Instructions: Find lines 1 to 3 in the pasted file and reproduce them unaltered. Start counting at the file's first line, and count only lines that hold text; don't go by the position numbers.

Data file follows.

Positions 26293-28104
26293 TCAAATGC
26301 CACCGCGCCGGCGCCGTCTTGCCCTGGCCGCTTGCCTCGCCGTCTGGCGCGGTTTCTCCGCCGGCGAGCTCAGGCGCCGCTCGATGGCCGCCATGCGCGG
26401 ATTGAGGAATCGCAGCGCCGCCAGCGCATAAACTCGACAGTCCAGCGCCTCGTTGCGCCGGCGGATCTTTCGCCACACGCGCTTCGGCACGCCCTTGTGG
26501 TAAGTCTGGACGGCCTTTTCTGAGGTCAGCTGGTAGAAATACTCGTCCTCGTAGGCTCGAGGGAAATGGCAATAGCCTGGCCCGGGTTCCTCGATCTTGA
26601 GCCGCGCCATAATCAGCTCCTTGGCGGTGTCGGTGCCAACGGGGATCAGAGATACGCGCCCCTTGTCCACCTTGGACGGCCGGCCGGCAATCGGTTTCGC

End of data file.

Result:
Positions 26293-28104
26293 TCAAATGC
26301 CACCGCGCCGGCGCCGTCTTGCCCTGGCCGCTTGCCTCGCCGTCTGGCGCGGTTTCTCCGCCGGCGAGCTCAGGCGCCGCTCGATGGCCGCCATGCGCGG